Washington’s Haskins shows signs of growth as a leader

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ASHBURN, Va. (AP)During halftime of Washington’s season opener against Philadelphia, coach Ron Rivera stepped away to receive fluids through an IV as a planned treatment for his recently diagnosed skin cancer.

Rivera told one of his assistants to make sure somebody ”steps up to the podium” if he didn’t return to the locker room in time.

The man who spoke turned out to be quarterback and newly minted captain Dwayne Haskins, whose motivation in the locker room and command in the second half played a vital role in a come-from-behind 27-17 victory.

”Dwayne stepped up and it was a pretty raucous (speech), from what I understand,” Rivera said.

After Haskins completed an uneven rookie year for a last-place team and an interim head coach in 2019, coaches and players can point to the strides he’s made as a leader as they hope he evolves into their franchise quarterback.

Washington allowed Philadelphia to score the game’s first 17 points and trailed 17-7 entering halftime.

Haskins said he reminded his teammates of Week 1 of 2019, which also came against the Eagles.

The roles were flipped: It was Washington that grabbed an early 17-0 lead and the Eagles who stormed back to win.

Haskins told the group that they shouldn’t feel like ”a little bro” to their NFC East rivals.

”I just grabbed the team up and got everybody going and (said), ‘This is what we’re going to do, and I’m going to lead you for the rest of the game,”’ Haskins said Wednesday.

”I felt like it was on my shoulders to let these guys know that they have something to believe in and we’re going to make these plays in order for us to win, and we did. It felt great to know those guys went out there and went to war for me.”

One of the goals Haskins set for himself before the season was to be named a captain. It aligned with expectations Rivera and the front office had for him in his second season – not only to secure the No. 1 quarterback job over Kyle Allen and Alex Smith but to take charge of the team and be a more effective leader.

According to wide receiver Steven Sims Jr., also a second-year pro, Haskins’ halftime talk was emblematic of how he has been developing behind the scenes.

”It was big, but that was what we were seeing in Dwayne at the end of last season (and) all offseason,” Sims said.

”So that was expected of him to come speak. He was speaking at pretty much the beginning of every drive. He came in the huddle and gave us a quick little speech, like `Hey, this is what we’re about to do.’ Boom, we’d go out there and do it.”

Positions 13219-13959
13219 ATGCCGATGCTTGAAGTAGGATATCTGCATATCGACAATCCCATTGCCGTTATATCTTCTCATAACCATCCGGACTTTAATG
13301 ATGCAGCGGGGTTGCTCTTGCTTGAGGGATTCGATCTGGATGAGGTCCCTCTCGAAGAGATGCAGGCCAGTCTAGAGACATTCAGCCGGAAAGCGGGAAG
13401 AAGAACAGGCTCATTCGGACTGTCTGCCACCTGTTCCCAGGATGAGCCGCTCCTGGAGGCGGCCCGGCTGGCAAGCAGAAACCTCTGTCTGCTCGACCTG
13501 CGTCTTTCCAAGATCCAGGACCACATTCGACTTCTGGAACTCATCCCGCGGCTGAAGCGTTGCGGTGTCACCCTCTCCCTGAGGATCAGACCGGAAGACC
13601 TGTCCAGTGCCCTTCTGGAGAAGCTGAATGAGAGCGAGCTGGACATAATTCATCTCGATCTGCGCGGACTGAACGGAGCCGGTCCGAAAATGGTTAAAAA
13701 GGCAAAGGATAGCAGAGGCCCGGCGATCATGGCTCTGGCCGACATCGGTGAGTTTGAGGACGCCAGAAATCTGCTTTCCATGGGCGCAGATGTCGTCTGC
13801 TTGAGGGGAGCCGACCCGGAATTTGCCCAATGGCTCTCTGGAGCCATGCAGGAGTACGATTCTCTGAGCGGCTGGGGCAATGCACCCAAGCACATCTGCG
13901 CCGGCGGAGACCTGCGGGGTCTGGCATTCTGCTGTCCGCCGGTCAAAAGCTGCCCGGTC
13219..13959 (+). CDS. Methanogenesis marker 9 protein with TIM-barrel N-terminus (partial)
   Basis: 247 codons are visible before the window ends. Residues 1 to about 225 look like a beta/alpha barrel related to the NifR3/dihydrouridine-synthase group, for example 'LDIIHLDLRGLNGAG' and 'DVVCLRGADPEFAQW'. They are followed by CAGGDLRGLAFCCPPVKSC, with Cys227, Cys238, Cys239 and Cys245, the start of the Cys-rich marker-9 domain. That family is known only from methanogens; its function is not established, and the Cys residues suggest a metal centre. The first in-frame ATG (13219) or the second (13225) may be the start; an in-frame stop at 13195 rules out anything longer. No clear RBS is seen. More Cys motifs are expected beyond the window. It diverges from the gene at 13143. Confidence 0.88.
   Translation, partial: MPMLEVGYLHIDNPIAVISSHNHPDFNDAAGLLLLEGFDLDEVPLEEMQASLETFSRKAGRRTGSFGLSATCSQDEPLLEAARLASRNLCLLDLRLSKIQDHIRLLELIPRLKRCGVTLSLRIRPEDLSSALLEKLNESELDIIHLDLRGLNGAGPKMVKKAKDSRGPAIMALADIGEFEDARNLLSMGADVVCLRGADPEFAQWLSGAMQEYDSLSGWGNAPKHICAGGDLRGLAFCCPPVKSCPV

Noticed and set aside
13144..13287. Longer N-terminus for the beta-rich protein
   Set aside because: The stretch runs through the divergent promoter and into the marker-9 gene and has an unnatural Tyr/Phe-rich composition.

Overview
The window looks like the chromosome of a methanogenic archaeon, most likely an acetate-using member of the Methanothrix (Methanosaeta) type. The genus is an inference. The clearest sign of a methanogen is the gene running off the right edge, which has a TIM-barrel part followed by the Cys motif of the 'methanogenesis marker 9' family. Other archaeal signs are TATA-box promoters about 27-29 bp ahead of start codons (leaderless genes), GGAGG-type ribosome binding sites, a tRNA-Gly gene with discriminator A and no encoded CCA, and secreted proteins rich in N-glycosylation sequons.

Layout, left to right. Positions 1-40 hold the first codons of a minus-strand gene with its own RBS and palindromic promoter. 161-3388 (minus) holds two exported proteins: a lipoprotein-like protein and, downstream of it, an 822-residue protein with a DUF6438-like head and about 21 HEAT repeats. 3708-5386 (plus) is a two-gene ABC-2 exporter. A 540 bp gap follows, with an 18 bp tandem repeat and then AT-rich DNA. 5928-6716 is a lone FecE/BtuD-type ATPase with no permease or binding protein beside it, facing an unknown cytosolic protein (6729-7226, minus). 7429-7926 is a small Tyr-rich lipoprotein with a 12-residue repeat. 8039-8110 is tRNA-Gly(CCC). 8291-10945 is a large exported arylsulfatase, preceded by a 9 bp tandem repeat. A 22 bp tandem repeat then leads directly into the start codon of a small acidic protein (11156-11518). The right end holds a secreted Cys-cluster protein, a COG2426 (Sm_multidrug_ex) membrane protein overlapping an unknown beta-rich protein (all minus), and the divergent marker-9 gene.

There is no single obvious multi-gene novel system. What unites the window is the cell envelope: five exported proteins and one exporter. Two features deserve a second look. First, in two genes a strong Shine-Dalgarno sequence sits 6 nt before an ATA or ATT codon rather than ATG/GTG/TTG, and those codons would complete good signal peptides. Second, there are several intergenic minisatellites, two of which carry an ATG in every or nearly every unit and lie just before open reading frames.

Rivera sees how Haskins takes his responsibility seriously any time something goes awry during a drill in practice. Haskins tries to address what went wrong whenever there’s a missed pass, whether it means owning up to a bad throw or correcting a receiver’s route-running.

”You see him pulling guys aside and doing those things, and that’s part of it, I think, in terms of his growth,” Rivera said. ”I think it’s important that he’s willing to show the guys that he’s going to take responsibility, he’s going to try and get things corrected, he’s going to try and make things work.”

Rivera and offensive coordinator Scott Turner praised Haskins’ confidence, mobility and decision-making against the Eagles, while acknowledging he didn’t make every throw he could have.

Haskins finished 17 of 31 for 178 yards and one touchdown pass, a 6-yarder to tight end Logan Thomas just before halftime. He led four scoring drives in the second half while the defense tormented Carson Wentz and held Philadelphia scoreless.

No one in Washington was too pleased with their overall performance Sunday, given the slow start. The team is looking for more consistent rhythm on offense going into Week 2 at the Arizona Cardinals. But the players’ resilience against the Eagles, led by Haskins, gave them reason for hope.

”I definitely feel like halftime mattered,” Haskins said. ”A couple guys just came up to me and said, `I know what you can do on the field. For you to step up and bring those guys together and have that conversation for us, and for it to resonate with a lot of players, just meant more as far as captainship or leadership or being a quarterback of this football team.”’

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